By Greg Piper at The College Fix
Tufts University President Anthony Monaco is tired of dealing with the heckler’s veto against unpopular speakers or programs on campus, he writes in a Tufts Daily op-ed:
It is our responsibility to offer and encourage opportunities for our students to debate and contemplate a gamut of opinions, ideas and viewpoints — in classroom discussions and readings, in the laboratory, in our studios and performance halls and through the speakers and conferences we host on campus. …
Members of our community have challenged the administration, and each other, on social and political issues, most recently on fossil fuel divestment, sexual assault, international affairs and Tufts’ relations with its custodial staff and part-time faculty. I welcome and encourage these exchanges. With issues as complex as these, we cannot broaden our insights without a full airing of many viewpoints. …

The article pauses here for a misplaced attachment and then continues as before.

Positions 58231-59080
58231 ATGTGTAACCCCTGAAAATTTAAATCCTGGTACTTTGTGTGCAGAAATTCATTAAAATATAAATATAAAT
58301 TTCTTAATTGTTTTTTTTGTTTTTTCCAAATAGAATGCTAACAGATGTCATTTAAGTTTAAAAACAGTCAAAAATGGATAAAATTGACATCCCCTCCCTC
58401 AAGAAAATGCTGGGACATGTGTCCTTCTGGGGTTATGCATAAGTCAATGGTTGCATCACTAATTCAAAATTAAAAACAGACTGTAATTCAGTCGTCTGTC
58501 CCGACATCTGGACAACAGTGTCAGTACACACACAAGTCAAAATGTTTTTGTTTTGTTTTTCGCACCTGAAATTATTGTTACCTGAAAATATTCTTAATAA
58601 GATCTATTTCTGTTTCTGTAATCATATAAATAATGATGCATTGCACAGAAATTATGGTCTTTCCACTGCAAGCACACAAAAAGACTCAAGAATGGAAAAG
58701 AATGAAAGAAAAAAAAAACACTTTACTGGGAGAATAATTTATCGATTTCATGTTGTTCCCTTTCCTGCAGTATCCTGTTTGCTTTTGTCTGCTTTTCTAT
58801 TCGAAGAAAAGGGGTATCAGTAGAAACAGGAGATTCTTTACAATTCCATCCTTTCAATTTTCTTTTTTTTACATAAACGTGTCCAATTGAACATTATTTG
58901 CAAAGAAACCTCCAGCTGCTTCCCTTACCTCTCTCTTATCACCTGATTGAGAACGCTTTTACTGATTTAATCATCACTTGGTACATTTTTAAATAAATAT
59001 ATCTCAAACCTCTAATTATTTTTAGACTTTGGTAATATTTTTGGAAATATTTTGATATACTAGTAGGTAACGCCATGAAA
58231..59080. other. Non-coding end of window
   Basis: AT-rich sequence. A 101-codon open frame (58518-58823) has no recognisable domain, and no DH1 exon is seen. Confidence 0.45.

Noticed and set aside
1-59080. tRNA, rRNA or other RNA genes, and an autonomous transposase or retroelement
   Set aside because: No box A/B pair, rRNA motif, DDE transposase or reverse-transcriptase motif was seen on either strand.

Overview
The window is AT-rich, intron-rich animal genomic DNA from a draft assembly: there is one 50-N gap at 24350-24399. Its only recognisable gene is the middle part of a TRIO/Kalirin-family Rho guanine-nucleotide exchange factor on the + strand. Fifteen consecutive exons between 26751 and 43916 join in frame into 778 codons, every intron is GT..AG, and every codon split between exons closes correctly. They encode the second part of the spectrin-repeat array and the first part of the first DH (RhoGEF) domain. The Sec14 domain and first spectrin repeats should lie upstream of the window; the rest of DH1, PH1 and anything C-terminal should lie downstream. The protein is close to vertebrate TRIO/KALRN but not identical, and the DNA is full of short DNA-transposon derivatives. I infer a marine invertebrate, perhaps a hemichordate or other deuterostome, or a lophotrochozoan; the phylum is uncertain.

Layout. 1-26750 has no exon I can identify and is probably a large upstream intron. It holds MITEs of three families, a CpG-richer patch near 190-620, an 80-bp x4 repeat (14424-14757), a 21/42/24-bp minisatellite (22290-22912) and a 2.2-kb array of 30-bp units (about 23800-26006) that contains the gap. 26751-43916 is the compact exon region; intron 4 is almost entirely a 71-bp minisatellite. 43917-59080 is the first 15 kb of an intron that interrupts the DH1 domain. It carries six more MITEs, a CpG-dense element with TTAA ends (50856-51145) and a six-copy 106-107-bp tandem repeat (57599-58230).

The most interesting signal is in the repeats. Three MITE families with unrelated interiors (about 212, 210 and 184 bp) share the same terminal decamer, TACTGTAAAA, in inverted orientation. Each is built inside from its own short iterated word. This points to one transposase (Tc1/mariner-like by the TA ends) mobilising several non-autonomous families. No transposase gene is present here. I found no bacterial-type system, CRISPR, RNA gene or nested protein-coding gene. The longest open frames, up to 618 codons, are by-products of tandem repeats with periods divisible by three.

The school won’t tolerate expression that involves “threats, intimidation or harassment” (yes, you can drive a truck through those loopholes), but “we need to protect all points of view, no matter how unpopular or provocative, to advance our mission as an educational institution,” Monaco says:
I have been deeply troubled by calls on our own and other university campuses to silence speech. At some institutions, commencement speakers have been denied the right to be heard. Here at Tufts, we have been urged by members of our own community, both on and off campus, to cancel programs and speakers. When debate is stifled, everyone loses.
I strongly believe that the best response to offensive speech is more speech. And I fervently defend the principles of academic freedom and the right of all members of this community to express their views on any issue.
As Peter Bonilla of the Foundation for Individual Rights in Education tweeted, “Amen, President Monaco. We will hold you to your word.”
Tufts has a “red light” speech-code rating from FIRE for its broad harassment policy. Its students’ bill of rights also says they have a right to be free from “emotional harm.”
Schools: Tufts University